Table of existing and proposed zoning changes, and tied development capacity increases. (City of Seattle)
Table of existing and proposed zoning changes, and tied development capacity increases. (City of Seattle)

Using the table above, you can deduce on your own how the the proposed zoning changes would unfold in the maps below, if adopted as-is by the City Council:

Current zoning in Downtown Seattle, minus Pioneer Square and the International District. (City of Seattle)
Current zoning in Downtown Seattle, minus Pioneer Square and the International District. Click for a larger version. (City of Seattle)
Current zoning in South Lake Union. (City of Seattle)
Current zoning in South Lake Union. (City of Seattle)
Current zoning in the International District; only the IC 85-160 zone is proposed to change. (City of Seattle)
Current zoning in the International District; only the IC 85-160 zone is proposed to change. (City of Seattle)

As noted before, the zoning change will require new residential and commercial development to become subject to Mandatory Housing Affordability requirements. These will be zone-specific and dependent upon whether the developer chooses to build on-site (or in some cases off-site) affordable housing units or pay a fee to the City. Generally, the requirements breakdown this way:

  • For residential development where a developer elects to pay a fee in lieu of building on-site affordable units, the fee will range from $5.50 to $13.00 per square foot of total residential space. But if a developer elects to build on-site affordable units, the requirement will range from 2.1% to 5.1% of units to be set-aside as income-restricted.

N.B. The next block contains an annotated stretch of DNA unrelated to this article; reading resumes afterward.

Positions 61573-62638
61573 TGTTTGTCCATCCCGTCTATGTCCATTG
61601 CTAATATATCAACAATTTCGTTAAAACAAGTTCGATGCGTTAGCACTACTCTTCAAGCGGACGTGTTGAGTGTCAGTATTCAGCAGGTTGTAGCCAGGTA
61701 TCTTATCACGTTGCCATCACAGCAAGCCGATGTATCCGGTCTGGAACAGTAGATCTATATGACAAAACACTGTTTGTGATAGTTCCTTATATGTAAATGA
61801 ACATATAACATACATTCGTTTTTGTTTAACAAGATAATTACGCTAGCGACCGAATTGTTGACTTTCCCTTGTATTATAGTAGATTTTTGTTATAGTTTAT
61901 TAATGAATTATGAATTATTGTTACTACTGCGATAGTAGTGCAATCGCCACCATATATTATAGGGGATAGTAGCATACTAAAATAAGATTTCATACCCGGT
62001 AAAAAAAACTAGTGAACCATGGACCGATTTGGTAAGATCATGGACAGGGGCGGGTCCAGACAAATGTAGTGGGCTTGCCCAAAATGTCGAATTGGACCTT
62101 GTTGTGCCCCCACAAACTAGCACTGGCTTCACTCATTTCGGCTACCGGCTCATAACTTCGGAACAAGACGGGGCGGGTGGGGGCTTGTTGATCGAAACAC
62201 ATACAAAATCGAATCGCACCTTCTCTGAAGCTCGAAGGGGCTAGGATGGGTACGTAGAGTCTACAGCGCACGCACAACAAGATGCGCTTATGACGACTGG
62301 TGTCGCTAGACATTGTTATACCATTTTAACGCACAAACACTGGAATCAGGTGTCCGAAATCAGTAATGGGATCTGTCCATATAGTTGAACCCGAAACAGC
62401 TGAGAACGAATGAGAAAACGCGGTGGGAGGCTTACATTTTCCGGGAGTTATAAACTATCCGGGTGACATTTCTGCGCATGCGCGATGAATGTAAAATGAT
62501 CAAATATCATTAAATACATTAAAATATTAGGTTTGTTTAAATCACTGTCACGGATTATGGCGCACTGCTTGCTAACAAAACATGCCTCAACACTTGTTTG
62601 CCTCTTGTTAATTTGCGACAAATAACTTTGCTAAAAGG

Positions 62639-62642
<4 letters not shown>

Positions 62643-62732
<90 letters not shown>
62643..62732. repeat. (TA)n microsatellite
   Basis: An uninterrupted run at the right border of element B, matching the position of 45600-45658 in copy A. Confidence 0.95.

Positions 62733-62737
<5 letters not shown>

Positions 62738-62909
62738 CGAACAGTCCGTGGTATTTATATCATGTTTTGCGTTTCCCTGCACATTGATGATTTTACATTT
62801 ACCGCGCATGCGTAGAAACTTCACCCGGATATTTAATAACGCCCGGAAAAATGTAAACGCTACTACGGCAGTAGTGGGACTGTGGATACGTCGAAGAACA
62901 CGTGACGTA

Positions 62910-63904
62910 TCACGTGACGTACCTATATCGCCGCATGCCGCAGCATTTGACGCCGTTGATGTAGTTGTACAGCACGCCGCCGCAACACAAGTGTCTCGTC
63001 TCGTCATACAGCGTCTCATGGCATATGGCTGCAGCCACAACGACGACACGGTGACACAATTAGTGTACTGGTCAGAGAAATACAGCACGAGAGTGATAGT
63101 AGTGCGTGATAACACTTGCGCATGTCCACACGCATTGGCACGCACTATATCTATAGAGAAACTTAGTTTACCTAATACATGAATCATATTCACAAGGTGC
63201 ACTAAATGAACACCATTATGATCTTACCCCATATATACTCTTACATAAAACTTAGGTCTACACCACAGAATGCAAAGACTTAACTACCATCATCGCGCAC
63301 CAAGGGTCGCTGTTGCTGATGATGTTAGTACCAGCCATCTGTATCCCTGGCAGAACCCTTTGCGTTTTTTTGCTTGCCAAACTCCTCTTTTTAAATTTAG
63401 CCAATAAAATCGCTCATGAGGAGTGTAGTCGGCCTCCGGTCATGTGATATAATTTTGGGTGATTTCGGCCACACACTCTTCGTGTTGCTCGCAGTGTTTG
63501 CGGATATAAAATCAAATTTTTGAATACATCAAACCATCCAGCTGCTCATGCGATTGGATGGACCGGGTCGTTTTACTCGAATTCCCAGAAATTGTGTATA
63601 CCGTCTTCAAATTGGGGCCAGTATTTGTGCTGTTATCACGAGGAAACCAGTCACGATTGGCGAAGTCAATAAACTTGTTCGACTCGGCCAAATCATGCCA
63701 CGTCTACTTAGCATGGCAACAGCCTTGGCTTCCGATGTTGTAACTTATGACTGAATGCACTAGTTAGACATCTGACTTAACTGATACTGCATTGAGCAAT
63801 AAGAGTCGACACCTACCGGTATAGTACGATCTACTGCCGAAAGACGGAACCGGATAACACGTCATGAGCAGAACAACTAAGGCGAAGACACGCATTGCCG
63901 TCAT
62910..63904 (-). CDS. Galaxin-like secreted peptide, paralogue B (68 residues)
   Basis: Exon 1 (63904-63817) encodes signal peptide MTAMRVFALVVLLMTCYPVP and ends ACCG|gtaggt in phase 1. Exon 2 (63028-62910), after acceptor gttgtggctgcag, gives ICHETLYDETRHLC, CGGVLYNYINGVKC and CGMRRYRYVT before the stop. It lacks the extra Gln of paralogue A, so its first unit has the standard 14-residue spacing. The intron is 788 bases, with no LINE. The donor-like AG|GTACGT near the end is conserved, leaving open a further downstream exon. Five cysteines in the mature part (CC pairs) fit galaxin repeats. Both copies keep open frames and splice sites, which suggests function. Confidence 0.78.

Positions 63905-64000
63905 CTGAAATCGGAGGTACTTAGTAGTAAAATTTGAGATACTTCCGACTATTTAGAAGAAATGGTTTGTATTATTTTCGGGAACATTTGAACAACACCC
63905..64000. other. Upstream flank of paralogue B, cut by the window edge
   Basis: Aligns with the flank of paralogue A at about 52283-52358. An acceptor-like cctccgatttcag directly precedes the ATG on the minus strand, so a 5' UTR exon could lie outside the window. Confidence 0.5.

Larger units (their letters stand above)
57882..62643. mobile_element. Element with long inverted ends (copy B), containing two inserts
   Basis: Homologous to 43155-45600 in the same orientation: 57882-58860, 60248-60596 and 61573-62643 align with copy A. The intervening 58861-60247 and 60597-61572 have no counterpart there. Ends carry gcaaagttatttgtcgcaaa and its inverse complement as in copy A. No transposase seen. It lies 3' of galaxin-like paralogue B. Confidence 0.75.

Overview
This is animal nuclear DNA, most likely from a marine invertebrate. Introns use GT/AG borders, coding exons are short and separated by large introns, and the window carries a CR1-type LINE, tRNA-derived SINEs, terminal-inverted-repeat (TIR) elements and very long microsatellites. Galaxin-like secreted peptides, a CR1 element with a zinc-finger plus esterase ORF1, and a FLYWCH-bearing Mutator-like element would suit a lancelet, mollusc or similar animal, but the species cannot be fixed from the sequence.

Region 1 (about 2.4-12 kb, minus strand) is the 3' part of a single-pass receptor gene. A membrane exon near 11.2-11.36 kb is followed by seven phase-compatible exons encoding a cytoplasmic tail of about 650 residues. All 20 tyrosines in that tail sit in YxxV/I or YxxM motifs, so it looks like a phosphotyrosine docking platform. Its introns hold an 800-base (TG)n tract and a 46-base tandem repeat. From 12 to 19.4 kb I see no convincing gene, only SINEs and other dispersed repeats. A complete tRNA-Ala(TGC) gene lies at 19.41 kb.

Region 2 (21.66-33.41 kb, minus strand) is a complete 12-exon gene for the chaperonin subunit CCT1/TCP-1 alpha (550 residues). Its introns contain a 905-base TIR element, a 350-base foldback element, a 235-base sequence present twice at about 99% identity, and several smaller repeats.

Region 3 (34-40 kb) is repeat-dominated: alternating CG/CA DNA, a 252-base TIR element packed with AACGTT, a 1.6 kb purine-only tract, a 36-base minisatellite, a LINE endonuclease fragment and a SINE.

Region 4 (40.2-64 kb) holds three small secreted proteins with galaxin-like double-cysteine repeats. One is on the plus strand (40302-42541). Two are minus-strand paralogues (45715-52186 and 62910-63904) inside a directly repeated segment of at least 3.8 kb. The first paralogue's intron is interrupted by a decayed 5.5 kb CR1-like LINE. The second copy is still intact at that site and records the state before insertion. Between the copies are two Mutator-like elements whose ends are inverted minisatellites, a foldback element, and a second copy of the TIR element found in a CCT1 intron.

• For commercial development where a developer elects to pay a fee in lieu of building on-site affordable units, the fee will range from $8.00 to $16.00 per square foot of commercial space. But if a developer elects to build on-site affordable units, the requirement will be a ratio of total commercial space to rentable affordable housing space that ranges from 5.0% to 10.6% of the total square commercial footage.
The proposed Mandatory Housing Affordability requirements for Downtown and South Lake Union zones. (City of Seattle)
The proposed Mandatory Housing Affordability requirements for Downtown and South Lake Union zones. (City of Seattle)

The zoning proposal would also make deeper development regulation changes that we will touch on in a future post. Look for further action on the overall proposal in early 2017.


  1. The DH1 and C2-40 zones are located within designated Shoreline areas subject to special regulations required to implement the state Shoreline Management Act and that limits development capacity. DH2/55 and DH2/85 zones are located within a designated public view corridor from Victor Steinbrueck Park that would otherwise be impacted by development capacity increases. And similarly, the SM-SLU 85/65-160 zone is located within a designated public view corridor.

Director’s Report – SLU-Downtown MHA Rezones by The Urbanist on Scribd

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Stephen is an urban planner with a passion for promoting sustainable, livable, and diverse cities. He advocates for smart policies, regulations, and implementation programs that enhance urban environments by committing to quality design, accommodating growth, providing a diversity of housing choices, and adequately providing public services. Stephen primarily writes about land use and transportation issues.